We’ve celebrated in previous posts some of the outstanding successes in increasing participation in sport – the booming numbers playing tennis in Wales and the wonderful This Girl Can campaign from Sport England – but can any match the growth of parkrun? Our senior consultant Andrew Weltch, a regular parkrunner himself, looks at the Saturday morning phenomenon.
After decades of idleness, I decided I really had to become more active to reap all those benefits of exercise which I had been reading (and writing) about all over the place. Having abandoned most ball games long ago, due to a lack of ability, and having more recently failed to achieve the modest aim of hitting a golf ball straight or far (or sometimes at all), I was almost out of options.
Then I thought of running. How hard can that be? You just put one foot in front of the other, right? Even I could do that.
In theory, yes, but I didn’t have the energy to go very far. People told me I should join parkrun because Cardiff, where I live, had a very popular and welcoming one. But that meant running 5km, and I could barely manage 2km.
Then someone mentioned the Couch-to-5k app, and that got me there. I did my first parkrun in June 2014 in my 50s and haven’t looked back. Well, that’s not strictly true: I discovered that I overpronate severely (I have very flat feet) so needed highly supportive shoes to avoid ankle damage. Even then, asking this old frame to plod around a park every week (as well as the training runs, often longer, in between) took its toll in the form of knee injuries, strains and – worst of all – achilles tendonitis, which kept me sidelined for six months.
For those who don’t know, parkrun (one word, all lower case) is a free, timed 5km run on a Saturday morning (plus Christmas Day and New Year’s Day at many venues) for all abilities – from serious athletes, who might complete a flat course like Cardiff’s in under 15 minutes to those who walk much of the way and may take more than 50 minutes.
It all started at Bushy Park, near Hampton Court, when 13 parkrunners took part on 2 October 2004. Nearly two years later a second parkrun was established, but soon the idea took hold and spread further and faster.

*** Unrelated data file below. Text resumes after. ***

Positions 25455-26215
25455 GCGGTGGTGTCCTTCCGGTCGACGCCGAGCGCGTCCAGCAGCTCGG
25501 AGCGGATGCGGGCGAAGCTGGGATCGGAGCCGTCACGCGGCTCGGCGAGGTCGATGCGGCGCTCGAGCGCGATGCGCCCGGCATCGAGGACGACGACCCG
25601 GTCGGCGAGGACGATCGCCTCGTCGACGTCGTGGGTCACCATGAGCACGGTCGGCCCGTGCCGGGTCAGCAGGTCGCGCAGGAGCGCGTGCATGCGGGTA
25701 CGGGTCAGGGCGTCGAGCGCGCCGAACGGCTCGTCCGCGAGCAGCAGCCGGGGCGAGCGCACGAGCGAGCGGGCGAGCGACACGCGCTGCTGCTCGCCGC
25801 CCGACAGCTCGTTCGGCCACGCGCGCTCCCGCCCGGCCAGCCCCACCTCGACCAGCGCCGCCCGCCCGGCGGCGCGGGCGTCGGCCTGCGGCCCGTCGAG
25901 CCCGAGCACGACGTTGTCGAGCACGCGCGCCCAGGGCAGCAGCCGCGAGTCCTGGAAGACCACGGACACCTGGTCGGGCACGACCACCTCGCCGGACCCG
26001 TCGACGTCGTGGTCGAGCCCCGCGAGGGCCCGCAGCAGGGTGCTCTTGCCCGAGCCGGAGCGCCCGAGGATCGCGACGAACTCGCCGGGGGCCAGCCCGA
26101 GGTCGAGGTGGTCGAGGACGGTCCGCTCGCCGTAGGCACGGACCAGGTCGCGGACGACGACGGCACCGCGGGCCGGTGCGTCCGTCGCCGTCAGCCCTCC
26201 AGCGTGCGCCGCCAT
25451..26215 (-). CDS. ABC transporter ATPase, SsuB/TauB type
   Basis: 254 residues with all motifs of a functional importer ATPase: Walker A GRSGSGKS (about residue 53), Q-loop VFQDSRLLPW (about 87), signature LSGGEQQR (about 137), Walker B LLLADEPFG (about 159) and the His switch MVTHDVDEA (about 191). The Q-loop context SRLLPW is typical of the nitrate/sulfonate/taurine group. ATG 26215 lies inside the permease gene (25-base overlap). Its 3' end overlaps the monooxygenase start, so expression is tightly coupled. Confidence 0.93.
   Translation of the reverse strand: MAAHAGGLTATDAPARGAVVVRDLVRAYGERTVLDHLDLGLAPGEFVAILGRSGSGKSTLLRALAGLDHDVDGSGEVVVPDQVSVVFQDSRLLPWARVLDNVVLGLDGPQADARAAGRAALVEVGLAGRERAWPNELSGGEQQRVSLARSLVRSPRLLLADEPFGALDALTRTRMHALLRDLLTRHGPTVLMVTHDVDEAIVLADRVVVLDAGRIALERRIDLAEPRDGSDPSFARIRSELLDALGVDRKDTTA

I’ve heard that within the first three years of parkrun, 10,000 runners had registered. Sounds a lot, right? But last Friday [6 January 2017], in one 24-hour period, 12,000 runners registered!
Early January is famously the boom time for people to take up or return to exercise – gym memberships peak and parkrun sets records. On 7 January, more than 50 UK parkruns set attendance records, including Cardiff at 815.
In all, more than 110,000 people took part in parkruns in the UK alone that day, and fittingly Bushy Park remains the nation’s biggest – with 1,292 runners.
But the parkrun phenomenon has spread to other countries too, with events now in other parts of Europe, North America, Asia, Africa, and Australasia.
Courses vary from flat, paved surfaces to grass and woodland; and once you’ve registered, you can turn up at any parkrun and take part without any further process. I’ve visited several other parkruns and enjoyed them all in different ways. An advantage of going at my pace is that you get chance to take in the scenery.
Many welcome runners with dogs (on a short lead) or with kids in pushchairs. I’ve even seem someone on roller skates, though I think that’s not quite cricket – or indeed running. And there are separate junior parkruns too.
As running becomes increasingly popular, parkrun goes from strength. It’s easy to see why – 5k is a manageable target distance for most people, there’s a great sense of community and support, and it’s free.
Volunteering is as rewarding as completing the course in my experience, and thanks to an army of volunteers and some sponsorship, parkrun promises to be free forever. You even get free T-shirts for reaching milestones in runs completed or occasions you’ve volunteered.
As other sports seek ways to grow participation, there must be many envious eyes looking in on the parkrun phenomenon.
Photos of Cardiff parkrun by Paul Stillman (Les Stills).
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